The most hazardous place in Alaska is the Stampede Trail in Healy. You may be familiar with location as the site of the “magic bus” from “Into the Wild.” The most dangerous part about this specific site is its allure. While they’re are places more dangerous, they give no reason for laymen to venture yonder. However, the magic bus calls out to many like a siren’s song. About twenty miles off of the park highway, there is no easy way to access it. It requires preparation, and knowledge of the land, somethings that many of its tourist lack. There are neither bridges for foot traffic, nor roads for cars on this trek. Christopher McCandless, whose death and writings created this infamous landmark, has drawn quite the fanbase of people looking to recreate their lives. His writings are so powerful, his followers often decide to embrace the risks that killed McCandless, in hopes to experience what had during his last few days of life.

Not all maps are created equal.

Fig. 2.5. This map from the 1994 National Geographic is awesome! It’s the type of map that every Alaskan teenager would want to hang on the wall of their bedroom. It shows the “true” size of Alaska when imposed over some of the lower 48 states. It’s interesting how much the mercator projection distorts the map. Most people don’t realize that Alaska (663,300  mi ²) is smaller than Mexico (761,600 mi ²)!


Fig. 2.2. This map inadvertently shows the emptiness of Alaska. Many Americans couldn’t imagine their country having an area as big as Alaska, with so few hospitals. In fact, you can count the number of general acute care hospitals with both your hands… well, if you’ve got six extra fingers that is.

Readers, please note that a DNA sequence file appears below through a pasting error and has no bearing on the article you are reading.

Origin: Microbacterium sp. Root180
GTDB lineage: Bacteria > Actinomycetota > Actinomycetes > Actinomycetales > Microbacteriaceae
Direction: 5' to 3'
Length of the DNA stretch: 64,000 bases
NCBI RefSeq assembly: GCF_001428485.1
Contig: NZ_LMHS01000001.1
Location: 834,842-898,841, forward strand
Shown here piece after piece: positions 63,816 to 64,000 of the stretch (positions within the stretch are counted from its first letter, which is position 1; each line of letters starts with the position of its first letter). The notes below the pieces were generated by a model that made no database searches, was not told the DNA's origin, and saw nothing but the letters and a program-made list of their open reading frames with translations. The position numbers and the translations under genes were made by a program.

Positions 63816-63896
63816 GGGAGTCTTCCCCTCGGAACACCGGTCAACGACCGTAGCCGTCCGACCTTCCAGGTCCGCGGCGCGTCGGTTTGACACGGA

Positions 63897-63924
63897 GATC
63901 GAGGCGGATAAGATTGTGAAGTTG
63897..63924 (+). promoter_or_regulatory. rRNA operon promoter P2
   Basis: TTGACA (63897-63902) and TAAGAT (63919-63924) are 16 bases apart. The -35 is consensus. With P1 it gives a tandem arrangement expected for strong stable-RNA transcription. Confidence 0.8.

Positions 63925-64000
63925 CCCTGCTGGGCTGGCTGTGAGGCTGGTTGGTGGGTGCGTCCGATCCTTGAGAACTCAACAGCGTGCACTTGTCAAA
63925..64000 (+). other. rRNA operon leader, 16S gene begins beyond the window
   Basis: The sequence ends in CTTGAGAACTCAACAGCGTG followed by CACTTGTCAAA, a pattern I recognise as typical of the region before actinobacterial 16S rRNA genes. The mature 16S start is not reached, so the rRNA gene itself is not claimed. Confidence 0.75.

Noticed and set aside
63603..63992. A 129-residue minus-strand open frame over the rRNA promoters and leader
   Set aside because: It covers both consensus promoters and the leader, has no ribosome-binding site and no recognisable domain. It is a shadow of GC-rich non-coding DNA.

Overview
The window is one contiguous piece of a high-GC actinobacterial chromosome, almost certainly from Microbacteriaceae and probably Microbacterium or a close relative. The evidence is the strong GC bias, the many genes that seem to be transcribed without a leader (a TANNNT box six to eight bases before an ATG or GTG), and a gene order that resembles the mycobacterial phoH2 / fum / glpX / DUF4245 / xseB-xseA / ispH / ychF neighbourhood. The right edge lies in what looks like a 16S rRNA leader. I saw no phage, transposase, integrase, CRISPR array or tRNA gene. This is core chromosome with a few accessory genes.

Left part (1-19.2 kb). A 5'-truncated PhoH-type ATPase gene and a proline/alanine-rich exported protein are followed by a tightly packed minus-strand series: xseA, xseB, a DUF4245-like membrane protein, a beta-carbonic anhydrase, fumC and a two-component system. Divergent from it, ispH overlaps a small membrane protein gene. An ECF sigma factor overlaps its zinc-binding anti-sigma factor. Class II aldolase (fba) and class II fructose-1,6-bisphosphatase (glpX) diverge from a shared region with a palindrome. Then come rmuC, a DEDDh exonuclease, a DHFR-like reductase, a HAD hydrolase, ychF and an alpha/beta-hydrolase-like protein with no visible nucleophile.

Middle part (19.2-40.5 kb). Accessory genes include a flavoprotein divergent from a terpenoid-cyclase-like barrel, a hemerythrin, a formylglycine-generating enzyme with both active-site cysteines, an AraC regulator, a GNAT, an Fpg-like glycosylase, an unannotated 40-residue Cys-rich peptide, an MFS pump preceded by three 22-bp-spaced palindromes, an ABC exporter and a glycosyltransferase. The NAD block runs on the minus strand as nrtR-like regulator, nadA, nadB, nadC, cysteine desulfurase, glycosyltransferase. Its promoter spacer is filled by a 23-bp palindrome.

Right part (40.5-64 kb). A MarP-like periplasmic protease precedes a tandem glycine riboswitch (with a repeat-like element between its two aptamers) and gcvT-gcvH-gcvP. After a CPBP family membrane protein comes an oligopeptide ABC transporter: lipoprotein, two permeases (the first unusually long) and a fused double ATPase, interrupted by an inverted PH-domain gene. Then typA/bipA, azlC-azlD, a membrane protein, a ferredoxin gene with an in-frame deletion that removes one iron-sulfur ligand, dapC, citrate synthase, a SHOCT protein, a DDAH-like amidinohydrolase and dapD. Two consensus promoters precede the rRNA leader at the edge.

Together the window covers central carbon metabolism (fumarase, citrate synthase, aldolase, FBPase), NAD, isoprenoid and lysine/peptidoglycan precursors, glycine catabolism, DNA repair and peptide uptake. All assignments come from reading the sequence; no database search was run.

Fig. 2.10. The main reason I like this map is because it puts Alaska in the center of world! While I realize many people around the world don’t even do as much as think of Alaska, I think that if we adopted this map globally, a lot more folk would be familiar with our quaint state. In all seriousness, I think this map does a terrific job at showing how interconnected the world is. Most people don’t realize that Fairbanks is closer to Oslo, Norway (3744 miles), than it is to Orlando, Florida (3757 miles)


Fig. 2.4. This map is interesting upon analysis. When looking at where the Native settlements are established, nearly all of them are by the ocean, or among a river. There is one notable tribe that seems to be established far from any water, and nested within the Brooks Range. I wonder if this tribe is hardier than some of the southern seaboard tribes. Maybe for what they lose in water, they makeup for in isolation and protection. I am curious to see more information about each individual red dot on this map!

Mike’s the name, geography’s my game.

Howdy class! My name is Mike, and I’m starting my third year here at UAF. I had never set foot in the state of Alaska until my first day of class my freshman year, when I flew up from the lower 48. I have lived in the dorms all my time in Alaska, but am thinking of getting an apartment or cabin off campus! I have lived in Westport, Connecticut, a cool costal committing city of New York. On other side of the U.S., I have lived in Los Gatos, California a mountainous suburb of Silicon Valley, as well as San Fransisco, which is great if you’re a walker! finally, I have lived is Curitiba, Brazil, a culturally rich city with one of the world’s finest public transportation systems!


In the future I hope to call many different places my home, in the same manner I have come to call Alaska a home.